Judy Blume speaks at Carnegie Library lecture hall
July 6, 2016 12:00 AM
"In the Unlikely Event," by Judy Blume.
By Julie Hakim Azzam
When Judy Blume, the author of 29 books for children and adults, visits Pittsburgh on Tuesday, she promises to divulge a secret.
“I am going to reveal for the first time some things about Pittsburgh and my life and my stories ... I have never told anyone,” she said during a phone interview from her home in Key West, Fla.
Hosted by Pittsburgh Arts & Lectures, Ms. Blume will be in conversation with Steven Herb, director of the Pennsylvania Center for the Book. The event with the author of children’s classics such as “Blubber” and “Tales of a Fourth Grade Nothing” sold out within a few hours after tickets went on sale.
Ms. Blume’s most recent book is “In the Unlikely Event,” a novel about teenagers and their families but written for adults. Based on events from the author’s childhood, the novel focuses on 1952 Elizabeth, N.J., when several commercial airplanes crashed near schools and orphanages. Despite the tragic events that propel the plot, the novel is a love story and emphasizes the theme of resilience.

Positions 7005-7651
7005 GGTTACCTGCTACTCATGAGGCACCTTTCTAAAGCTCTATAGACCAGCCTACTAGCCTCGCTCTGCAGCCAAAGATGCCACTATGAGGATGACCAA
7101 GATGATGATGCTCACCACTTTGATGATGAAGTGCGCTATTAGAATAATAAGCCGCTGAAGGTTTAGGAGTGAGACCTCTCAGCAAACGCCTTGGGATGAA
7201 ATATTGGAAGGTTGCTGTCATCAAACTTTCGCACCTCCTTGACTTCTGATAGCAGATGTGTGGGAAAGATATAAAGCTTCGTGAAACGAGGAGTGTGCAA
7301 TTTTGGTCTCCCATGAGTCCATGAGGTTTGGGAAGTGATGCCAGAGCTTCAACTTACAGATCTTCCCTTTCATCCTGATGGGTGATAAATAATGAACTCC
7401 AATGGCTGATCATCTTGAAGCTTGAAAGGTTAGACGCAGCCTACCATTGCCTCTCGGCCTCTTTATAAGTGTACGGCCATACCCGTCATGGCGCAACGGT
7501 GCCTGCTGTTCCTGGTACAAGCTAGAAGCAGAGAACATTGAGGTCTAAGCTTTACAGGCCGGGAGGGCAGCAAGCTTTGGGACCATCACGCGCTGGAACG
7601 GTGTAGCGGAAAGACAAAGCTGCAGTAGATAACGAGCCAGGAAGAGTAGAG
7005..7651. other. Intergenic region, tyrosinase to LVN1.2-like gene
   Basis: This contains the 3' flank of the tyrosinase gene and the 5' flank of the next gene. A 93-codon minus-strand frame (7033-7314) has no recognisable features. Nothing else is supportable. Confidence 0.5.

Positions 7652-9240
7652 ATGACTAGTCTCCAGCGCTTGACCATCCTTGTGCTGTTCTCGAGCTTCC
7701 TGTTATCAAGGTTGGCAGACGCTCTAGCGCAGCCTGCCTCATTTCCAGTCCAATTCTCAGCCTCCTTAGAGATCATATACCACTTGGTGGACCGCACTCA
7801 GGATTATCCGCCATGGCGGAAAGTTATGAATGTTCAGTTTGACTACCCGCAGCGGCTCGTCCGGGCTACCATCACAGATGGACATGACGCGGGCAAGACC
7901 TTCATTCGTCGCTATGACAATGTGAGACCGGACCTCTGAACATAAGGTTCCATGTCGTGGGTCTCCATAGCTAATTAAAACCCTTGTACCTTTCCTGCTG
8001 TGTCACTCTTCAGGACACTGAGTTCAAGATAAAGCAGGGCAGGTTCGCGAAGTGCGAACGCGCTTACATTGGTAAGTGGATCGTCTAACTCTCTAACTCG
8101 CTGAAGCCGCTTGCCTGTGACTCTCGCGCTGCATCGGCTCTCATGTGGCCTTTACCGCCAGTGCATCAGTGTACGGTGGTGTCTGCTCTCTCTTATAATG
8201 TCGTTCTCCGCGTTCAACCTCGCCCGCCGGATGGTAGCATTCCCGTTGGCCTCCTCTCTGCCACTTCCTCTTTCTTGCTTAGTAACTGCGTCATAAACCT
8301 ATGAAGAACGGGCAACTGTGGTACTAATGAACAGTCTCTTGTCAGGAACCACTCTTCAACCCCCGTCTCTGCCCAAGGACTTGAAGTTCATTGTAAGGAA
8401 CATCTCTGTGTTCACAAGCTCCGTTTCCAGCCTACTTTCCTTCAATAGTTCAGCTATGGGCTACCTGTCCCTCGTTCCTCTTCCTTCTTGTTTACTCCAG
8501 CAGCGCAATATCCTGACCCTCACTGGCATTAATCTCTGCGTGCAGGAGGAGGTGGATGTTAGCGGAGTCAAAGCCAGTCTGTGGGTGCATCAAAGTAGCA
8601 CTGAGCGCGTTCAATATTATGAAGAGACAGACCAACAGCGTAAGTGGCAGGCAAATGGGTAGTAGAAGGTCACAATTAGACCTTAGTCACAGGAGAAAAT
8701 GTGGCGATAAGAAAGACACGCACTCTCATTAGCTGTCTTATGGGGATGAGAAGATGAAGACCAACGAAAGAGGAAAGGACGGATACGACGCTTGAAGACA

“It’s about life, and living, and that you can still find pleasure and love” even after tragedy, she said.
Ms. Blume got the idea for the novel while she attended the Key West Literary Seminar.
“It was that moment that I knew I have to tell this story,” she said. “It was like an OMG moment.”
The crashes didn’t impact Ms. Blume at the time. There was no 24-hour television news cycle that whipped the public into a frenzy.
“We never spoke of it at home or at school or with any adult, — ever,” she said.
Not speaking about significant events, ranging from crashing airplanes to puberty, was a theme. The idea in the ’50s was, “if we don’t talk about it, it didn’t really happen, and you don’t have to worry about it,” she said.
In the absence of guidance, teenagers in “In the Unlikely Event” produce wild theories ranging from political sabotage to alien invasions to explain the crashes.
“What kids will do, especially imaginative ones, is to invent scenarios that are sometimes worse than the reality,” she said.
Sharing books became a way for Ms. Blume’s mother to communicate things to her.
“She couldn’t talk about anything of consequence, but she handed me books, and through those books, I knew what was important to her,” she said.
Ms. Blume spoke with enthusiasm about her latest endeavor — an independent bookstore in Key West, which she owns and operates with her husband.
“This was going to be my stay-home-and-read year, and it’s turned out very differently, but it’s very exciting,” she said. “Writing is very solitary, and I am a people person. I love chatting with people at the bookstore.”
Will there be another Judy Blume novel in the future? Maybe not.
“There’s a lot of relief in not writing. I’m 78, and I’m having fun,” she said. “But no more jumping down from window seats to fix books.”
Julie Azzam teaches English at the University of Pittsburgh (Twitter: @JulieAzzam).
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